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Was Sending Down Ronald Torreyes the Right Move?

Over the past few days, people have flooded the WFAN and ESPN radio lines with calls ripping the New York Yankees apart for sending down Ronald Torreyes.  The 25-year-old was sent down to Triple-A Scranton/Wilkes-Barre after being a mainstay utility player on the Yankees team for the past few years.  This move coincides with the team removing Greg Bird from the disabled list and putting him on the active 25-man roster.

As said before, this decision was much maligned by Yankee fans for a few reasons.  One, they believe that Torreyes is much more valuable as a jack of all trades than Tyler Austin is as a backup first baseman.  Two, the underdog story of Torreyes gives him a ton of leeway with Yankee fans.  The little engine that could does no wrong in the eyes of fans, and he is essentially a very poor man’s Jose Altuve at this point when looking at his stature to production ratio.  It’s a good debate, so let’s have at it as to why Torreyes should or should not be sent down.

Why it Was a Good Move

For starters, Torreyes being sent down to Triple-A is not a reflection on him, it’s more of a numbers game.  Torreyes is at best the second best player at the three infield positions he plays, and with Gleyber Torres, Miguel Andujar, and Didi Gregorius all being durable every day players (at least so far), he is more of a luxury than a necessity to stay in the majors.

Torreyes being sent down also doesn’t mean that he won’t be back with the Bronx Bombers soon.  As much as it’s a numbers game, it’s also a strategy game.  At the time he was sent down, the Yankees have a stretch of 14 games in 13 days.  This means that instead of sending down a lesser reliever like A.J. Cole to the minors, they sent down Torreyes because they need the 13 pitchers for this long stretch.  In reality, if the Yankees have a few days off they’ll probably bring him back up.

Finally, the main reason why he was sent down and not a pitcher or Tyler Austin is because of the fragility of Greg Bird.  The first baseman is coming off another freak ankle injury that seems to be more the norm and less the freak accident nowadays.  This is the third time Bird has come back after an extended period on the disabled list, and if he doesn’t put together a near full healthy rest of the season, he will be looked at as an extremely injury prone player.  Bird being so fragile means that the Yankees need an immediate insurance policy on the team, and that man is Tyler Austin.  Sure, Neil Walker can also play first base and has been great of late, but he’s not an every day first baseman and Austin has also played very well.  At the end of the day, this move actually shows how little faith they see in Bird staying healthy through this stretch.

Why the Yankees Should Have Re-Thought This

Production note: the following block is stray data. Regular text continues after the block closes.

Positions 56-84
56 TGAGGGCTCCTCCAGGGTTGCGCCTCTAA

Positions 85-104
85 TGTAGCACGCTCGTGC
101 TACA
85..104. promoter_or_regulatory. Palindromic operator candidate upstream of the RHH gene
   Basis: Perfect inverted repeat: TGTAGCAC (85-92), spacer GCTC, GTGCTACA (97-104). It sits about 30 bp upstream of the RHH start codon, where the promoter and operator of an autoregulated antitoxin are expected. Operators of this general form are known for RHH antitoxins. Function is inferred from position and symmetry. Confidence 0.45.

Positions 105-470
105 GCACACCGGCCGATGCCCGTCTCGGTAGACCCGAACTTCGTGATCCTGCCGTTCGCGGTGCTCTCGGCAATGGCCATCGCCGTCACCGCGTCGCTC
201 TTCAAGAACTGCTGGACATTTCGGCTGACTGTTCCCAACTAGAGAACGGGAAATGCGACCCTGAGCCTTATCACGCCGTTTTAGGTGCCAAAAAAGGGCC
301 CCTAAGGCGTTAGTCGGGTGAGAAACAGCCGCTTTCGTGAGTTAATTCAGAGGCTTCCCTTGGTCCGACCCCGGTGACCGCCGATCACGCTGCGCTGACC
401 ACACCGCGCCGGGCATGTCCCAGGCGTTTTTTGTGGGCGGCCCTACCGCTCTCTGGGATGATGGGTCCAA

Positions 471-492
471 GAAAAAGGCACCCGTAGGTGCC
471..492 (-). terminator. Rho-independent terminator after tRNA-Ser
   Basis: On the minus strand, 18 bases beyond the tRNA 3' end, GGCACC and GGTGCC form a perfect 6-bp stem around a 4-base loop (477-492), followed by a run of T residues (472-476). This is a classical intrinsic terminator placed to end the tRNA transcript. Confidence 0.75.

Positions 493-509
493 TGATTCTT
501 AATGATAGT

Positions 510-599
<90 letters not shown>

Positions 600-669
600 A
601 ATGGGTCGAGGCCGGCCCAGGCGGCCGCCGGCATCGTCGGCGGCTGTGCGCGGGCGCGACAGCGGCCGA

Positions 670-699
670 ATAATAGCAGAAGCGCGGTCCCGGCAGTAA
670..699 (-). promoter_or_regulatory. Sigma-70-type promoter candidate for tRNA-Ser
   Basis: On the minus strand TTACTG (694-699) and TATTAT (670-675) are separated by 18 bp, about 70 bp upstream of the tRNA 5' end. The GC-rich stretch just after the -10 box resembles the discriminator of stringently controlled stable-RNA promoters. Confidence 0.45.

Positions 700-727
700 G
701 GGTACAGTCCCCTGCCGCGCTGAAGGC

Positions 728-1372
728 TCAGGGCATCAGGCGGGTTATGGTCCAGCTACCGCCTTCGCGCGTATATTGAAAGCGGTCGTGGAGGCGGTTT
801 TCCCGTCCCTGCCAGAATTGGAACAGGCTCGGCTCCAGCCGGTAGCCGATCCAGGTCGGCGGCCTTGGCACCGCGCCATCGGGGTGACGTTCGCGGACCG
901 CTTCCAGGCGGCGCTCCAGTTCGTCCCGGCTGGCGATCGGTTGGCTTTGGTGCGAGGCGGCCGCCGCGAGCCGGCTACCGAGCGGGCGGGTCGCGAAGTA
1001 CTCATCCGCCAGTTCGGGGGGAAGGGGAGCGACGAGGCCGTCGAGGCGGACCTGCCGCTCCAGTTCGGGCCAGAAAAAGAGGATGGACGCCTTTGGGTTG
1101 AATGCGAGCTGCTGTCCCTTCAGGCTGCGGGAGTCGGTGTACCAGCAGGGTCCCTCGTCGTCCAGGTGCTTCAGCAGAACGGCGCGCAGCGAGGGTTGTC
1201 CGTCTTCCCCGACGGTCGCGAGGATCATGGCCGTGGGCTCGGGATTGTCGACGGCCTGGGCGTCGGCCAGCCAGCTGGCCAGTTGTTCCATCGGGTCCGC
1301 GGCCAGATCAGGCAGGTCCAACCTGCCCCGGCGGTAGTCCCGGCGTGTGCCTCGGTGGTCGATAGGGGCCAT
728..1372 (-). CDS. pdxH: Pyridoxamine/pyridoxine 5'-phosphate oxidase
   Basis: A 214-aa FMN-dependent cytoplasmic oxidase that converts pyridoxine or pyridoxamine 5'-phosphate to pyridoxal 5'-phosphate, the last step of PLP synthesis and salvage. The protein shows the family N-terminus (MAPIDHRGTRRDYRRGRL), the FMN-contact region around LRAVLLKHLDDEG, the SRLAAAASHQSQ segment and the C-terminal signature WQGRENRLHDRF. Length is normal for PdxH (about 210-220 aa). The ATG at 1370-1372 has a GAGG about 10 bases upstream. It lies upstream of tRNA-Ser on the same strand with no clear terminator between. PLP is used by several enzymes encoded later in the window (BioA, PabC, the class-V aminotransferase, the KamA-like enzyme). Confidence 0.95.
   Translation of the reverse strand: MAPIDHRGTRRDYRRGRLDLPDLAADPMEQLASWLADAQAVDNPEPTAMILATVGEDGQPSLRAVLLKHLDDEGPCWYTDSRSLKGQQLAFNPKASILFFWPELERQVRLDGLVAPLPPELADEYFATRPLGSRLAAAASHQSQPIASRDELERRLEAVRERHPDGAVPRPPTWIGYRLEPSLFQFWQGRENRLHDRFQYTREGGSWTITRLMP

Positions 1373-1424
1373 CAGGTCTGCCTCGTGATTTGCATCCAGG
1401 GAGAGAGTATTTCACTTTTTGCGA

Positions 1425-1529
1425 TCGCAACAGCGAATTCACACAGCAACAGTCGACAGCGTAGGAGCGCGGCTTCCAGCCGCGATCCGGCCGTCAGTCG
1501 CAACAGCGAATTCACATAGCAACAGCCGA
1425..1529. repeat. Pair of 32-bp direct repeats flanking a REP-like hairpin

Torreyes may not be Altuve, or Joey Cora for that matter, but he is a very important part of this ball club, both in and out of the clubhouse.  The main reason why most people were upset with this move was because of how much they liked Torreyes and how many “intangibles” he brings to the Bronx Bombers.  He is a team-first guy who loves to have fun in the dugout and always has a positive attitude.

He can also play, which is another big reason why the Yankees may miss him.  He may not be an every day player, or at least perceived to be that, but he has literally produced every time he’s come to bat, regardless of the year.  He is currently batting .339 in 62 plate appearances, and has six RBIs.  For a man who doesn’t get to play much, being that productive in that short of a span is nothing short of fantastic.

Intangibles are things that really can’t be seen, but we all know that Torreyes has them.  Whether it be joking around with Gregorius before an at bat, or interviewing the Yankees sluggers after each home run, he brings a joyous attitude to the clubhouse that is infectious.  It’s not to say that the Yankees are a no-nonsense team without him, but you need a guy like that to blow off some steam when things aren’t going well.

With that being said, I don’t think it’s a huge deal that Torreyes was sent down.  Like I said before, he’s going to come back sometime soon, and he will be a big part of the Yankees’ playoff run.  Worrying about a role player on one of the best teams in baseball is kind of silly, regardless of how many intangibles he has.  He is a great clubhouse guy, but the Yankees chemistry isn’t just between him and everyone else, and I doubt they will go into a tailspin without him.  The Yankees without him are 2-2 so far, and they won another series against the Angels to end the week.  They lost to the Astros on Monday afternoon, but Justin Verlander was on the mound and there’s not much any of the Yankees could do.

Check back with me in a few months if the Yankees lose ten straight series, but I wouldn’t hold my breath.  If Barry Bonds can be dealt, the Yankees can play without Ronald Torreyes.

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